The deal follows other recent acquisitions by Holcim in North America and is its biggest since it bought Malarkey Roofing Products in December 2021. As a result of the acquisition, sales at Holcim’s roofing systems division will exceed $4 billion by the end of 2025.
“Duro-Last is a perfect strategic fit for our roofing business,” says Jan Jenisch, CEO of Holcim. “Its proprietary technologies and premium brands complement our offering in the North American market. Its energy-efficient systems and excellence in recycling will further advance our leadership in sustainability. I am excited to further strengthen the Duro-Last brand and welcome all 840 employees to the Holcim family.”
OSHA to hold annual safety stand-down May 1-5
The Occupational Safety and Health Administration’s 10th annual National Safety Stand-Down will be May 1-5 to raise awareness among employers and workers about the hazards of falls in the construction industry.
OSHA, NRCA, the National Institute for Occupational Safety and Health, the National Occupational Research Agenda and CPWR—The Center for Construction Research and Training, among other groups, will lead the effort to encourage employers to pause during their workdays for topic discussions, demonstrations, and training regarding how to recognize hazards and prevent falls.
OSHA encourages people to use #StandDown4Safety to promote the event on social media, share feedback after their events and obtain a personalized certificate of participation. Additional information is available at osha.gov/stop-falls-stand-down.
NRCA will again hold three fall-protection webinars during the week in support of the National Safety Stand-Down.
Construction industry fatalities fell slightly in 2021
On Dec. 16, 2022, the Bureau of Labor Statistics released its annual National Census of Fatal Occupational Injuries report for 2021, which showed the construction industry had 1,015 fatal injuries for the year—down 1.8% from 1,034 fatal injuries in 2020, according to enr.com. Another metric shows construction workplace deaths declined to 986 in 2021 from 1,008 in 2020—a 2.2% decrease.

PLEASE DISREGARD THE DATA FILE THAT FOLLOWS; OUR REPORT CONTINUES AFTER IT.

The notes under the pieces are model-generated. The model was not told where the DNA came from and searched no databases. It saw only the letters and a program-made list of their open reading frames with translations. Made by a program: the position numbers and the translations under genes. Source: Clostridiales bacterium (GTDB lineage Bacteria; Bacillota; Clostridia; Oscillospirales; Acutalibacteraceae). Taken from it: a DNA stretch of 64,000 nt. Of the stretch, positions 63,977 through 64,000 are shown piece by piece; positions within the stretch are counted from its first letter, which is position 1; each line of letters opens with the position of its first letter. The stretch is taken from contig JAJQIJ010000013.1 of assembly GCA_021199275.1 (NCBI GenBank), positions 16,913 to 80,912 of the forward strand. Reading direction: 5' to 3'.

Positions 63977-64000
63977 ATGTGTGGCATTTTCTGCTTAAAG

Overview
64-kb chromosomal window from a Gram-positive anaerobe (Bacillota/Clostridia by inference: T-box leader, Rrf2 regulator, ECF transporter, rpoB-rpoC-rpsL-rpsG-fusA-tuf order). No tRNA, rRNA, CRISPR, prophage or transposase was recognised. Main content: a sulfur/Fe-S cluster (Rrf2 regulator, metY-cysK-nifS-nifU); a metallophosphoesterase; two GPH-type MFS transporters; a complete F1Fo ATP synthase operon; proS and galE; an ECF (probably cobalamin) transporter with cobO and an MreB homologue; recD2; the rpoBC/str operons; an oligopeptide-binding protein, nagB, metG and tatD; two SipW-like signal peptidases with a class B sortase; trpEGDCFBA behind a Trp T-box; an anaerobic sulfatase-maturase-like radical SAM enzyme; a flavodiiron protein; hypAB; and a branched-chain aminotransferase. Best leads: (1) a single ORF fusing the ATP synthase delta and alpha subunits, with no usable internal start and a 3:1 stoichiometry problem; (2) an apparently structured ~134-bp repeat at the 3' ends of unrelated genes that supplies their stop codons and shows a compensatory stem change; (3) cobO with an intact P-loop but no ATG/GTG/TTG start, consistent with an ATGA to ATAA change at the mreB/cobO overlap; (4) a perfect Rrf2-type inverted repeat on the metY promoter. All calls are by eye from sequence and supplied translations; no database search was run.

Additionally, the industry’s 2021 fatal injury rate fell to 9.1 per 100,000 full-time equivalent workers from 10 in 2020. The fatal injury rate is viewed as a key safety indicator because it adjusts for yearly changes in the overall number of workers and amount of construction work.
In an email to Engineering News-Record, Brian Turmail, Associated General Contractors of America vice president of public affairs and strategic initiatives, wrote: “There is a temptation to see a decline in the fatality numbers as something to celebrate. It isn’t. There is nothing acceptable about more than 1,000 people losing their lives in our industry.”
Overall, BLS reported the total number of fatal occupational injuries in the U.S. was up 8.9%, rising from 4,764 in 2020 to 5,190 in 2021. The national work fatality rate rose to 3.6 per 1,000 full-time employees in 2021 from 3.4 in 2020.
Massachusetts tops ranking for LEED green building
Massachusetts topped the U.S. Green Building Council’s annual ranking of states for LEED green building in 2022 after ranking No. 3 on the list in 2021, according to usgbc.org.
States were ranked based on the number of LEED-certified square feet per capita in the state. In 2022, Massachusetts certified 96 LEED projects for a total of 3.7 square feet of LEED-certified building per person. The top 10 states certified 1,255 projects and nearly 353 million gross square feet under LEED.
The states following Massachusetts in the Top 10 included Illinois, New York, California, Maryland, Georgia, Colorado, Virginia, Texas and Oregon. USGBC notes Washington, D.C., would have the highest ranking with 46.06 green square feet per capita and 116 green building projects, but it is not included because it is not a state.
Be the first to comment. Please log in to leave a comment.